Now, on to something more like the question you really asked! The forecast object fc2 contains, as a default, 80% prediction intervals and 95% prediction intervals in the first and second columns respectively of fc2$lower and fc2$upper. We can extract these intervals from the forecast object as follows:

> ci <- data.frame(cbind(lower_95=fc2$lower[,2], upper_95=fc2$upper[,2]))
lower_95 upper_95
Jan 1956 263.7051 301.8168
Feb 1956 264.3147 307.9777
Mar 1956 302.9796 358.7300
Apr 1956 290.3735 348.8713
May 1956 285.0566 347.1562
Jun 1956 319.1490 393.6367


These are pointwise prediction intervals, in the sense that for each period taken individually there is an $\alpha$% probability of falling outside the interval (given all the assumptions.) However, forecast errors are autocorrelated, so the probability of falling outside the interval in, say, Feb. 1956 is not independent of whether or not we fell outside the interval in Jan. 1956; consequently, a t-test based on the errors over the whole forecast horizon would be biased due to the failure of independence.

Since forecast errors tend to be positively correlated for forecast models that take into account short-term dependencies in the variate of interest, we can apply Hochberg's step-up procedure (see here) for a joint test.

ci <- data.frame(cbind(obsno=1:60, lower_95=fc2$lower[,2], upper_95=fc2$upper[,2]))
ci$p_value <- 1-pnorm(abs((actuals-fc2$mean))/((ci$upper-ci$lower)/(2*1.96)))
ci <- ci[order(ci$p_value),] ci$hochberg_cutoff <- 0.05/(61-1:60)


with result:

> head(ci)
obsno lower_95 upper_95    p_value  hochberg_cutoff
51    51 421.3037 713.9750 0.03590013     0.0008333333
38    38 332.3203 525.6013 0.05502230     0.0008474576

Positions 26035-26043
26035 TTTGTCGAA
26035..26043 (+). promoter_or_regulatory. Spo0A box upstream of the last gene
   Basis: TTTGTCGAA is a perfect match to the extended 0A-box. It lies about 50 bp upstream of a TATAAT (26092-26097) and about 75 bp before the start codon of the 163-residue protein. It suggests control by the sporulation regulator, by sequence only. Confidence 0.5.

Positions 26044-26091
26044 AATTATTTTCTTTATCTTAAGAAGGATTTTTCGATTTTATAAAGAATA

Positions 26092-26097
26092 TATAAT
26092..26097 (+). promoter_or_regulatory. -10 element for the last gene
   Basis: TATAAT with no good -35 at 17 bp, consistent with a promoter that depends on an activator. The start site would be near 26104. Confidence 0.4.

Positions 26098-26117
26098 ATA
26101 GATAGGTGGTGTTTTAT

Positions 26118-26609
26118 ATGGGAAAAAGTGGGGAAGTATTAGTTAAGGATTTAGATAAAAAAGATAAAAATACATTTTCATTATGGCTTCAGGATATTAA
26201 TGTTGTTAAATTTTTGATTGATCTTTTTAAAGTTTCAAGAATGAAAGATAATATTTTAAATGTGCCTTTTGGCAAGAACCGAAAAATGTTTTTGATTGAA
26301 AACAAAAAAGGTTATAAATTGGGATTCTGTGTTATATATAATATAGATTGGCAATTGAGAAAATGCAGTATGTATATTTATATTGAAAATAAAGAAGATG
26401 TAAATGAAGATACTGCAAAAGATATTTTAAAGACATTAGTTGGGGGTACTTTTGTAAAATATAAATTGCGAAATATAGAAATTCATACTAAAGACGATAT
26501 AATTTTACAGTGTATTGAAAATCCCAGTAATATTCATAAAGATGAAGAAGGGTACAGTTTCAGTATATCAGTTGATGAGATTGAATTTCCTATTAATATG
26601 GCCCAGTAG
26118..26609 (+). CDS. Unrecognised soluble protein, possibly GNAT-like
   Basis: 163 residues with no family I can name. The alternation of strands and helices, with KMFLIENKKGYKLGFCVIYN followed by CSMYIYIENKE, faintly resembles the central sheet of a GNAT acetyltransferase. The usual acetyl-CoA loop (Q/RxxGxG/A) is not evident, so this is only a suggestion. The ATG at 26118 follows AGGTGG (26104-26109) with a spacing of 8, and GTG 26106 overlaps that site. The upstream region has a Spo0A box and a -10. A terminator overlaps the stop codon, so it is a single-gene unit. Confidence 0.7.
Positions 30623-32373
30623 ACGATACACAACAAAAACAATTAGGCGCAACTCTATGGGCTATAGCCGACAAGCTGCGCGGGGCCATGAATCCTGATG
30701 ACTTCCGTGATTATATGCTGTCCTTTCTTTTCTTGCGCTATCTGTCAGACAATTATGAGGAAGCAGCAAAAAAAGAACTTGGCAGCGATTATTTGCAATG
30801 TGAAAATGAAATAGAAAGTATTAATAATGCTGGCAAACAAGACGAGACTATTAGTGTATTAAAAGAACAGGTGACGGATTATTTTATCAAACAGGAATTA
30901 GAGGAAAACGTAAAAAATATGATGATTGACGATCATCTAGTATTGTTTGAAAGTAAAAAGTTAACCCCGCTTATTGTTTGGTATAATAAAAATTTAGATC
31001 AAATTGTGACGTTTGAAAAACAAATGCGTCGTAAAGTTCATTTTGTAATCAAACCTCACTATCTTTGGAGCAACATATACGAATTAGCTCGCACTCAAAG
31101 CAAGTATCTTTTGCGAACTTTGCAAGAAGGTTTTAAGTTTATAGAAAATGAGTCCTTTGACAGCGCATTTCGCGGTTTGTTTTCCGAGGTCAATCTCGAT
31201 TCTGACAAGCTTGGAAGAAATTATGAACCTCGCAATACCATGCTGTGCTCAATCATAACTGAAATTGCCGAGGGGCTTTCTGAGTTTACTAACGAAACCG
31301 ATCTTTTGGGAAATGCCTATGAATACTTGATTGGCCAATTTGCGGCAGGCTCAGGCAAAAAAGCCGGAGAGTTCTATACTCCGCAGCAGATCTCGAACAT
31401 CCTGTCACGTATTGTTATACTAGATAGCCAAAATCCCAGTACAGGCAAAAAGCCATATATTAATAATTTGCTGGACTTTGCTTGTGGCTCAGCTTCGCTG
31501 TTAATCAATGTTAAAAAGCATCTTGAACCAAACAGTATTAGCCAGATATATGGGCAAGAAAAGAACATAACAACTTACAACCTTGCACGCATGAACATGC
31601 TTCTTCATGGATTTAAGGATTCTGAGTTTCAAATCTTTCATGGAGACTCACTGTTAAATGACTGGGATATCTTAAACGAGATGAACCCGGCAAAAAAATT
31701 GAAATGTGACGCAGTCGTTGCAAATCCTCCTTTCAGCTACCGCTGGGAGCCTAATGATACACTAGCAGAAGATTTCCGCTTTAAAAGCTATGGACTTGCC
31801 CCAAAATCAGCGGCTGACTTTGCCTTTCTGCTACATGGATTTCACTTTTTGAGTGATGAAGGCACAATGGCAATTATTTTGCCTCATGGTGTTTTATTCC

28    28 336.5221 500.7919 0.06149721     0.0008620690
27    27 349.7245 517.0156 0.06288973     0.0008771930
36    36 323.5269 505.8235 0.06568278     0.0008928571
26    26 303.6777 445.9398 0.07688071     0.0009090909


which in this instance would not reject any time period as having fallen outside the Hochberg-corrected 95% test interval, as the minimum observed p-value is $>$ the Hochberg cutoff level.

There are plenty of other multiple comparison corrections, see for example the Wikipedia page, that may be more or less useful to you.

• Nice example showing how to choose an optimal lambda for the transformation. I don"t accept your answer right now though, because I"m looking for the confidence intervals for the difference between actuals and forecast. – stats-hb Jan 15 '18 at 19:27
• No worries, I misunderstood your sticking point. I'll update the answer with something hopefully more on target! – jbowman Jan 15 '18 at 19:29
• Thank you very much for your update. The way I understand your approach is, that you look you compute pointwise p_values based on the prediction interval on the forecast (really elegant!) and then correct for multiple testing. This is basically testing for any significant deviation between actuals and forecast. In my use case, I need to quantify the mean and/or the cumulative effect of an intervention. The logic is very much comparable to the CausalImpact-package from Google. This is why I am so interested in the confidence intervals for the mean effect for a given period (say 4 years or so). – stats-hb Jan 18 '18 at 23:20
• It sounds like what you'd ideally do in your real application is have an external regressor mixed in with the ETS model to capture the intervention effect and be able to test its significance in a more straightforward manner? – jbowman Jan 18 '18 at 23:24
• Possibly, yes. I look for a way to summarise the differences (with confidence intervals). I actually use the prophet-package to generate the forecast and compare this to the actuals. My main point is, that a t-test on the differences (act - fc) for a certain time period does not account for autocorrelation and the uncertainty of the forecast and might potentially be biased. – stats-hb Jan 19 '18 at 8:23